12 low order, say, N = 50, are usually unrecognisable when reconstructed from their roots using double-precision arithmetic, and for this reason it is generally not practical directly to manipulate the poles and zeros of a digital filter. There are few general results that are useful to us but the following three rules give some idea about what to expect in practice. The rules concern symmetry, clustering, and attractors. First, the roots of Q(z) always appear in groups of two or four. Since Q(z) is equal to Q(z -1 ) it follows that if z 0 is a zero of Q(z) then so is 1/z 0. Furthermore, zeros off the real axis must appear in complex conjugate pairs since the coefficients of Q(z) are real. Note that the symmetry in z and z -1 means that for each zero inside the unit circle, there is a corresponding zero outside, and this effectively spoils our chances of finding a stable optimal filter (apart from in a few special cases). Secondly, the roots of a polynomial of high order are not scattered all over the complex plane, but rather...the roots of a random polynomial tend to be evenly distributed in angle and tightly clustered near the unit circle as the degree of the polynomial increases (quote from [19]). Since most signals we come across in practice, such as measured impulse responses, have a certain degree of randomness built into them, this asymptotic result accurately describes what is most often observed with experimental data. Thirdly, the roots of B(z -1 )B(z) act as a kind of attractor set for the roots of Q(z) for large values of. It is easily verified that when is very small, the roots of Q(z) are those of C(z -1 )C(z) whereas when is very large, the roots of Q(z) are those of B(z -1 )B(z). Consequently, for some choices of B(z) it is possible that excessive use of regularisation can cause some of the poles to be pulled back towards the unit circle. Even though this will 12

13 happen only for very large values of, it can be a real concern when one tries to implement black box regularisation routines. Note that when frequency-independent regularisation is used, B(z) is a constant and consequently it has no roots. The implication of this is that for large the attractors are zero (the origin) and complex infinity (points very far away from the origin), and so in this case the regularisation will push all the poles away from the unit circle. Finally, it should be mentioned that the practical value of knowing the roots of Q(z) is mainly limited to the cases where we can pick out isolated roots near the unit circle. This is usually not possible when we are dealing with polynomials of very high order, and so in this case the pole-zero analysis is not necessarily a useful design tool. V. THE FAST DECONVOLUTION ALGORITHM Although z-transforms are easy to manipulate formally, we cannot expect the time sequence corresponding to an arbitrarily choosen z-transform to be both causal and stable. In fact, if the z-transform has poles away from the origin and infinity, the corresponding time sequence is not even unique. However, if we decide that the sequence s region of convergence has to include the unit circle then the filter will be stable as long as there are no poles on the unit circle. Each pole inside the unit circle will make a contribution that decays away in forward time whereas each pole outside the unit circle will make a contribution that decays away in backward time. The filter can, in principle, be made causal by shifting its impulse response very far to the right (delaying it by a large amount). In this section we show how to calculate a matrix of optimal causal FIR filters that each contain N h coefficients. Since this method uses Fast Fourier Transforms (FFTs), N h must be a power of two. The implementation of the inversion method is straightforward in practice. FFTs are used to get in and out of the 13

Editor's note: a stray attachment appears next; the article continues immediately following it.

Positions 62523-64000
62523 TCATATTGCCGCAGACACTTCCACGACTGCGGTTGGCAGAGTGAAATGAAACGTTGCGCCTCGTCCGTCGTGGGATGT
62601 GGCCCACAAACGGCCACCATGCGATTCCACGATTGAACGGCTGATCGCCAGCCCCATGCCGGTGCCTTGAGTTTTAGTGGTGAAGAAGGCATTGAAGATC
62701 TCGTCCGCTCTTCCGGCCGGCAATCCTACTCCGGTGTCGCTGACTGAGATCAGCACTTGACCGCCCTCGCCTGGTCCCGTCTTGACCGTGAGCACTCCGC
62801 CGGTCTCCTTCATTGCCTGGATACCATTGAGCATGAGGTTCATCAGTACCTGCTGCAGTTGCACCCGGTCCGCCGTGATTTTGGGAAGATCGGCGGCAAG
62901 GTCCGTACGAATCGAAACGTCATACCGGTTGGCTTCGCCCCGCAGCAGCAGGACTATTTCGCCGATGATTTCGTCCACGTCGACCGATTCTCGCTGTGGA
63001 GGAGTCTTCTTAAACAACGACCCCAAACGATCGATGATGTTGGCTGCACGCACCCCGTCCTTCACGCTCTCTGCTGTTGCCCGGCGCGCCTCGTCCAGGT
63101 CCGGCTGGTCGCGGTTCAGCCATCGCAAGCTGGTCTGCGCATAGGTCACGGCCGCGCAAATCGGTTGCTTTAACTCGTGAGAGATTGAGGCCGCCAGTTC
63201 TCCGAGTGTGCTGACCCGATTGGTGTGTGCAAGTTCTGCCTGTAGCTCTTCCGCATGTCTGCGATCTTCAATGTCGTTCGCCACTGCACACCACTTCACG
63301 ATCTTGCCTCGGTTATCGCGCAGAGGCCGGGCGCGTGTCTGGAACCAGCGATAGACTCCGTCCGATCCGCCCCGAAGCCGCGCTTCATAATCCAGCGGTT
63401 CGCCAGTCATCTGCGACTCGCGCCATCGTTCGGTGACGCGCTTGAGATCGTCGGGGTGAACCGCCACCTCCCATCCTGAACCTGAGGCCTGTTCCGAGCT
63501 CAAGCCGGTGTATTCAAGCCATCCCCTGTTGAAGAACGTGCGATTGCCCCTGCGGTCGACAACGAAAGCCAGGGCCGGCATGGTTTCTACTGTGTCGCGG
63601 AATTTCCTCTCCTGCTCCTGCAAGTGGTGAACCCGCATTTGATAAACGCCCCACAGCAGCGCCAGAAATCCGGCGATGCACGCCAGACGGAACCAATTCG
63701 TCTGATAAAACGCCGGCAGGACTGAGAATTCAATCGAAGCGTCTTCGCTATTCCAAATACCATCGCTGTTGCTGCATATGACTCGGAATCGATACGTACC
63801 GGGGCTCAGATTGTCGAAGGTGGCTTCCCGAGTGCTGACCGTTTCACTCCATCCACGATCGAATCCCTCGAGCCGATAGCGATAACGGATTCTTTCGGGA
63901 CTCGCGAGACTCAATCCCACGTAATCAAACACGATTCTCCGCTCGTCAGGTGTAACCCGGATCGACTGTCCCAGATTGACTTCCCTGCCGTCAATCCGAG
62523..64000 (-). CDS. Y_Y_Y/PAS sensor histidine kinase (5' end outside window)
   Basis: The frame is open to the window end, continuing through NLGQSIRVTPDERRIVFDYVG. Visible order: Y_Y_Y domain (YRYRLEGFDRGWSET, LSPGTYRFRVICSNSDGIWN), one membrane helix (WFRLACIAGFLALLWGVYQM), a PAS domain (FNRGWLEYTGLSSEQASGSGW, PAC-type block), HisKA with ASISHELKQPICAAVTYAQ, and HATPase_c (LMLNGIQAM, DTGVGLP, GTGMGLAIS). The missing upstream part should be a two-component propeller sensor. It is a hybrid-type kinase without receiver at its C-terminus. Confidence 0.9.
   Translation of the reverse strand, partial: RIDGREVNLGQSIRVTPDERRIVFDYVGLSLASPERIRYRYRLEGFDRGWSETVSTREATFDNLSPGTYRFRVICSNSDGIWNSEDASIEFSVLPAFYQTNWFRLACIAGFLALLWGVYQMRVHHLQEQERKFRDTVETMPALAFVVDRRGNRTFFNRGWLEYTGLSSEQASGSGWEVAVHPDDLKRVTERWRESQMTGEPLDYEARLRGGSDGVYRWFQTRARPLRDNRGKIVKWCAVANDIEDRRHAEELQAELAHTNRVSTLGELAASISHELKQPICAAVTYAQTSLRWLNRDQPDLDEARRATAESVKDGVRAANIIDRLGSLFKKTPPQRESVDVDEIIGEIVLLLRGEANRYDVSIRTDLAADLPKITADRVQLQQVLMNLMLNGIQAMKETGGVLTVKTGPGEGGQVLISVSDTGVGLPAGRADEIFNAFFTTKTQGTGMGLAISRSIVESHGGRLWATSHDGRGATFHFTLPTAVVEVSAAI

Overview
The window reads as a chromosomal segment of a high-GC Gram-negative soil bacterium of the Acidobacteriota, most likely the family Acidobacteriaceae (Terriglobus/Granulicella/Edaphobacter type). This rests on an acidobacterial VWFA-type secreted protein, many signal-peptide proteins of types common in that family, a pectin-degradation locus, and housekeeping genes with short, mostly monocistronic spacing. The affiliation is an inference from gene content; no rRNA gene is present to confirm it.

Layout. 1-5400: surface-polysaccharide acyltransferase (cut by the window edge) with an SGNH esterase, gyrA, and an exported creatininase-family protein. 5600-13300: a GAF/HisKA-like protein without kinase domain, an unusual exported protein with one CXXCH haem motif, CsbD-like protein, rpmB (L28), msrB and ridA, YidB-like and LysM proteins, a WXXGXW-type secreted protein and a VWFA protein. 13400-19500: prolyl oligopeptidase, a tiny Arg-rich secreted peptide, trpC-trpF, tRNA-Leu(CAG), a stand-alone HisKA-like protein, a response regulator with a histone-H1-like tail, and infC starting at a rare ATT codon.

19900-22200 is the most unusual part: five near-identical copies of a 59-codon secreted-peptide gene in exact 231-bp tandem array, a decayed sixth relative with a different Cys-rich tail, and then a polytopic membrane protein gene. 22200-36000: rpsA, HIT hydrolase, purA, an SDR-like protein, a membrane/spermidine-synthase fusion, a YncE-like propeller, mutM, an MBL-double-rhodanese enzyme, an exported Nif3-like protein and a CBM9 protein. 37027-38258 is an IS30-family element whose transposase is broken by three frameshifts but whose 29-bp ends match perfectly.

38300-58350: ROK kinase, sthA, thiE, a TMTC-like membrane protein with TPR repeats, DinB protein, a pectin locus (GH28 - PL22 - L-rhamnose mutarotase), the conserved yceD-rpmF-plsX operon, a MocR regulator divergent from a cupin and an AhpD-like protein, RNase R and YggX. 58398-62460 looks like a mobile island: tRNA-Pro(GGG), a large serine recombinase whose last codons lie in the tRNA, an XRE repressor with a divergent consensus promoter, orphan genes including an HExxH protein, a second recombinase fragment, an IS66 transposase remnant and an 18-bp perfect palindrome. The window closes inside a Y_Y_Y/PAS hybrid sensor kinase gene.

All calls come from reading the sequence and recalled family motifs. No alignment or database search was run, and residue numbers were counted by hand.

14 frequency domain, and the system is inverted for each frequency in turn. Since using the FFT effectively means that we are operating with periodic sequences, a cyclic shift of the inverse FFTs of the optimal frequency responses is used to implement a modelling delay [??]. Eq. 2 gives an expression for the response of H(z) as a continuous function of frequency. If an FFT is used to sample the frequency response of H(z) at N h points without including the phase contribution from the modeling delay, then the value of H(k) at those frequencies is given by H [ β ] H H( k) = C ( k) C( k) + B ( k) B( k) I C ( k) A( k) 1 (18) where k denotes the k th frequency line; that is, the frequency corresponding to the complex number exp(i2k/n h ). The superscript H denotes the Hermitian operator that transposes and conjugates its argument, the superscript * denotes complex conjugation of its scalar argument. In the single-channel case, C H (k) is equivalent to C * (k). In order to calculate the impulse responses of a matrix of causal filters the following steps are necessary. 1. Calculate A(k), B(k), and C(k) by taking N h -point FFTs of each of their elements 2. For each of the N h values of k, calculate H(k) from Eq Calculate one period of h(n) by taking N h -point inverse FFTs of the elements of H(k) 4. Implement the modeling delay by a cyclic shift of m samples of each element of h(n) The exact value of m is not critical; a value of N h /2 is likely to work well in all but a few cases. VI. A MULTICHANNEL EXAMPLE: CROSS-TALK CANCELLATION 14